Consider the alternative. Let's say I follow my progressivist instincts and fight every battle, rigid in my belief that an Alexander Calder mobile is inherently and objectively superior to a wallmounted row of flying ducks. Let's say, like Sir Terence Conran and Lord Richard Rogers, I become a didactic Modernist, or a good taste gourmet. In this scenario, like Sir Terence and Lord Richard, I also end up getting a title and bowing at Her Majesty's feet. But it's twice as ironic as getting a knighthood for my Services To Postmodernism, because Modernism is not supposed to co-exist with an aristocratic system of privileges. Austere and ascetic, Modernism is like a religion. It will brook no co-existence with the premodern.

But as an embattled evangelist for the Modern, I would face a more serious problem, one that would finally undermine my whole enterprise. I would only have to flip through a copy of Wallpaper magazine to find that all the Modernist values I could still have espoused with some conviction in the 1960s have become, in the interim, totally kitsch. There is nothing more camp now than a Mies tower or a Charles Eames chair. Their very severity is what now makes them 'cute'. Their undoubted elegance is now bracketed by a very large and very visible pair of inverted commas. "Mies Van Der Rohe". "Charles Eames". Oh yes, how adorably "Modernist"!

In Postmodernism, you can run but you can't hide. All you can do is choose between kitsch which does not know it is kitsch, and is therefore all the more kitsch, or real kitsch, which is self-aware, and has attained a sort of posthumous grace by being revived in a new, more serious context.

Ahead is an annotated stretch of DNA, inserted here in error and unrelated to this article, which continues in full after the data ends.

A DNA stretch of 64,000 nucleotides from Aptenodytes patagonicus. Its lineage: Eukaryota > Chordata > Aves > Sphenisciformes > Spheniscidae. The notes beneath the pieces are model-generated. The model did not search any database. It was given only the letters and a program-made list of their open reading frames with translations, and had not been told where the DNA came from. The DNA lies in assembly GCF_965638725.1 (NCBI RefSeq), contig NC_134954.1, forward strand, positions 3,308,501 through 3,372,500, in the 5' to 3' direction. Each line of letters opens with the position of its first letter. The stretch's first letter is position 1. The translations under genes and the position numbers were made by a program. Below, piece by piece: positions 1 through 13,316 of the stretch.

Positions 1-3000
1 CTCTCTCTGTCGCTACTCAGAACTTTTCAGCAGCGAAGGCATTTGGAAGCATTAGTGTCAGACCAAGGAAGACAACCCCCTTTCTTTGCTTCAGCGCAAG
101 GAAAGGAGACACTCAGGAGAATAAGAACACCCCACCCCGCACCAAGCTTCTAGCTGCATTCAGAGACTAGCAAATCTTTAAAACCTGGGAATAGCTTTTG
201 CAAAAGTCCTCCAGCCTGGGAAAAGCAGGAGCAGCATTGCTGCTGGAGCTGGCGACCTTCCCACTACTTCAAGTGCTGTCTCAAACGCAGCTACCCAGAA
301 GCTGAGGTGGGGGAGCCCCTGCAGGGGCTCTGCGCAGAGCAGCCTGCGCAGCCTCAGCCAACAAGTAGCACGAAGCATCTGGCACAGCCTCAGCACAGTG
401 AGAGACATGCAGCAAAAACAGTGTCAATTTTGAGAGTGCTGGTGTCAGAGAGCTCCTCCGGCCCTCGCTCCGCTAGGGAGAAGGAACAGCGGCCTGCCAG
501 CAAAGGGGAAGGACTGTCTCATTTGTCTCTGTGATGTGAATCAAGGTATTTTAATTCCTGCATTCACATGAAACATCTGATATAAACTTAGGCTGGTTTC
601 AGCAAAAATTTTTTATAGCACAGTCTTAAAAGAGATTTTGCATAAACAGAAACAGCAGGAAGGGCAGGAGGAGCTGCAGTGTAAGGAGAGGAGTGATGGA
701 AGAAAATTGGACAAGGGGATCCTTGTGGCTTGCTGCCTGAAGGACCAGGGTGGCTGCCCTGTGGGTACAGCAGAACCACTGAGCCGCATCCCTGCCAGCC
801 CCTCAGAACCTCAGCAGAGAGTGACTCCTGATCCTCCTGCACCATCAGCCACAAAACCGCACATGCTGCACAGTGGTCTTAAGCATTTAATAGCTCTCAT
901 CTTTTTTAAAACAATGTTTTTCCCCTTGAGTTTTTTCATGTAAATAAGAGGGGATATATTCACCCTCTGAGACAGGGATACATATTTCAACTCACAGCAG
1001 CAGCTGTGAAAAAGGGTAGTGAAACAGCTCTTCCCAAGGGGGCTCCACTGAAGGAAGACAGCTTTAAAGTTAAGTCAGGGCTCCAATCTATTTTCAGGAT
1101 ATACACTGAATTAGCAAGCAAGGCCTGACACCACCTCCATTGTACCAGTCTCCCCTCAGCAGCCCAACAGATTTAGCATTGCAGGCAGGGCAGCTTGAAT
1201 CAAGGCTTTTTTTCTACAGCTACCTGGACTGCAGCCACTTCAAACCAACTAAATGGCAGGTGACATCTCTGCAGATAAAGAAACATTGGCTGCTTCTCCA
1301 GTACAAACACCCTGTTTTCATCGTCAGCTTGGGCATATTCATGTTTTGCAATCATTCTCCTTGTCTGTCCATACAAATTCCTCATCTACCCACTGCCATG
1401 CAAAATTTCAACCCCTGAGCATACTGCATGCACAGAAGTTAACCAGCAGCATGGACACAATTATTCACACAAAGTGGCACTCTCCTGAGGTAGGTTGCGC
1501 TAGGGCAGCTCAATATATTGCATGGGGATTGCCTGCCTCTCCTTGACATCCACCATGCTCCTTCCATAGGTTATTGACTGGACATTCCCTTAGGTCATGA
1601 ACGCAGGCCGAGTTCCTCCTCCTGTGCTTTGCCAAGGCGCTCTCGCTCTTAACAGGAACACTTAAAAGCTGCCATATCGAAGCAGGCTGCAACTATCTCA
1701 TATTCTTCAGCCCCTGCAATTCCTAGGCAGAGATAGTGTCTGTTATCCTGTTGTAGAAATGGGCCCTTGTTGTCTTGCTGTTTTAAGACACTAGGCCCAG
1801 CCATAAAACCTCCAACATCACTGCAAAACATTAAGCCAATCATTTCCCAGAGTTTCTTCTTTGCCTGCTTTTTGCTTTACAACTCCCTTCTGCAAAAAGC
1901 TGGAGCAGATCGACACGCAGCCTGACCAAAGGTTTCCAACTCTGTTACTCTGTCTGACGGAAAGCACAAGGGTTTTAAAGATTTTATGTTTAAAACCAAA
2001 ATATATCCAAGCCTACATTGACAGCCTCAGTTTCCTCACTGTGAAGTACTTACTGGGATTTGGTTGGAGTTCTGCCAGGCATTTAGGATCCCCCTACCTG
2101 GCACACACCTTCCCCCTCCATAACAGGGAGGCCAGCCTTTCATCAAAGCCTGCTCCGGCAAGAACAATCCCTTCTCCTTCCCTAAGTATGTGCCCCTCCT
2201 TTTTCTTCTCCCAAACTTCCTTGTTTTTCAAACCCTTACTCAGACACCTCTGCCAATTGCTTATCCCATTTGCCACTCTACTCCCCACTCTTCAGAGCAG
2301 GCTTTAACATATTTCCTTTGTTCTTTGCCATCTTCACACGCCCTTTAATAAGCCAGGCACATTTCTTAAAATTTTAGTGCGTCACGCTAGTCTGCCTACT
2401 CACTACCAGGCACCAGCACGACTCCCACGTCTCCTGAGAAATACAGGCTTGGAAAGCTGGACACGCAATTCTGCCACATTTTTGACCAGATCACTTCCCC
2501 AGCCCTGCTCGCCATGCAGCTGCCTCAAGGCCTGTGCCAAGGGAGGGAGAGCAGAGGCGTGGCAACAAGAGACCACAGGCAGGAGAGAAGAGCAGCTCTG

Pop records made in Britain in the '70s by people called Gary (Glitter, Numan) find themselves revived in the '90s by a French neo-disco outfit, for example. Jean-Michel Jarre's 'Oxygene' is revived and recontextualised by the artist Georgina Starr in her video 'The Party'. Stuff which was kitsch to start with must feel as if it's died and gone to kitsch heaven when it wakes up in the late 90s. It was born as populist kitsch, and sold millions. Now it's woken up after a spot of beauty sleep to find it has intellectual credibility too.

The Internet, Blah Blah Blah

Are most people aware that the tat they surround themselves with is kitsch, self-referential up to its onionskin eyeballs, nodding like a Noddy alarm clock while casting its owners umpteen cheeky winks? I genuinely don't know. All I know is that this would only be a tragedy if we were still lumbered with an industrial system which squeezed minority products off the market, and left the 'tasteful' to struggle with mass market taste. In fact (and partly thanks to the internet, customisation, niche marketing, blah blah blah) we have a Postmodern system of production which makes a variety of different styles available.